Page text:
“Unhappiness lies in that gap between our talents and our expectations.” – Sebastian Horsley
If you had any questions about where in their rebuilding cycle the Phillies saw themselves as being, the signing of Bryce Harper and the trade for J.T. Realmuto should have been big clues. Philadelphia planned to build on 2018, a surprisingly competitive season that ended in an even more surprising total collapse and residual, Fortnite-related stress. Instead, the Phils ended up winning just one more game than last year, a failure that ended manager Gabe Kapler’s brief reign.
The Phillies had every reason to look forward to the offseason after 2018. The year may have ended on a sour note due to a late collapse, but there were plenty of optimism. Unlike the team’s luck-infused 71-91 record in 2016, its surge to an 80-82 record had some real force behind it. With the exception of Carlos Santana, the entire starting lineup was still in their 20s, Aaron Nola had stepped into Cy Young contender territory, and the team’s young bullpen arms were beginning to work out.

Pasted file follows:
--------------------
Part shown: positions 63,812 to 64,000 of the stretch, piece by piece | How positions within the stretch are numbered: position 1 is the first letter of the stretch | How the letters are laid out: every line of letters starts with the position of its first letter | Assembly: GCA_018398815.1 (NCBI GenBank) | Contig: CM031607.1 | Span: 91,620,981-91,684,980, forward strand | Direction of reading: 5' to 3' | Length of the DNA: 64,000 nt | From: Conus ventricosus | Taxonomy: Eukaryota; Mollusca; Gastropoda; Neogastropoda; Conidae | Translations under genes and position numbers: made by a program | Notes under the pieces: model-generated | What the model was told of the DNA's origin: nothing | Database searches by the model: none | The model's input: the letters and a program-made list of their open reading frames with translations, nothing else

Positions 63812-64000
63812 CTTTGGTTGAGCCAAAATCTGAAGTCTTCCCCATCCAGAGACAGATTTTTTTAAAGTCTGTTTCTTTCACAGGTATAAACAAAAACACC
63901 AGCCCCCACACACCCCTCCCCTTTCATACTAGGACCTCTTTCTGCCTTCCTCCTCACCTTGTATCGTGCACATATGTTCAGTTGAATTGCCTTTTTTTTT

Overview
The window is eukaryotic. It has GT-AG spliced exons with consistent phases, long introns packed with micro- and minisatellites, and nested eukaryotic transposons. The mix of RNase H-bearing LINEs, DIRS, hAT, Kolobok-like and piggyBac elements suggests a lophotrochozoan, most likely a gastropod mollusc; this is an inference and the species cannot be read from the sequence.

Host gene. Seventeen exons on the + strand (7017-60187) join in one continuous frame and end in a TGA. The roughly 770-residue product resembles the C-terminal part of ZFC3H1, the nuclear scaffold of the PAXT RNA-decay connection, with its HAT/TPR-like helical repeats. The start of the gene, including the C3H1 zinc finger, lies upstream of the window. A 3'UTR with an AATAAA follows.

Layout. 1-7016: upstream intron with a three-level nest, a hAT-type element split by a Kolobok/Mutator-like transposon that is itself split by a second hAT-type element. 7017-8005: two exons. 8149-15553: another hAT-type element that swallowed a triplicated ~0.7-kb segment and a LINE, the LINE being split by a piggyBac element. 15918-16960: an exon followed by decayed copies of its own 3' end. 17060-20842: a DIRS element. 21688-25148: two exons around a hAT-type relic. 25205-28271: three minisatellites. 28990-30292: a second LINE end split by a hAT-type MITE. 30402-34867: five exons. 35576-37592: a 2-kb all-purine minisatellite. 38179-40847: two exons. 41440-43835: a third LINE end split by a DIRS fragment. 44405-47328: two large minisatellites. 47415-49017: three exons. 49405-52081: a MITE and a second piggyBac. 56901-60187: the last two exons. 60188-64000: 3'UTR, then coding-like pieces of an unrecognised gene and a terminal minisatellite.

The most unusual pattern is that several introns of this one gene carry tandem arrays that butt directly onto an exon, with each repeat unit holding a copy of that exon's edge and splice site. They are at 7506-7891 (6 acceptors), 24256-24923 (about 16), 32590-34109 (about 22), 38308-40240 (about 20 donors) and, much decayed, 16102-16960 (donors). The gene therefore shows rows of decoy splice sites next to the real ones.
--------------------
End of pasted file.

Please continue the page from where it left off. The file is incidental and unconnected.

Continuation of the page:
And most importantly, the Phillies had “stupid money.” These aren’t even my snarky words, but a direct quote from ownership. In an offseason when most teams were looking to refinance their mortgages, the Phillies planned to build a fancy new casino. No free agent was out of reach, and while it took them until nearly March to close the deal, the team landed Harper on a 13-year, $330 million contract.
But the Phillies weren’t aggressive in the market otherwise. Andrew McCutchen was brought in for three years and $50 million, and David Robertson was scooped up for two years to make the front end of the team’s bullpen look a bit scarier. But one thing was missing in free agency: another starting pitcher to join Nola. Read the rest of this entry »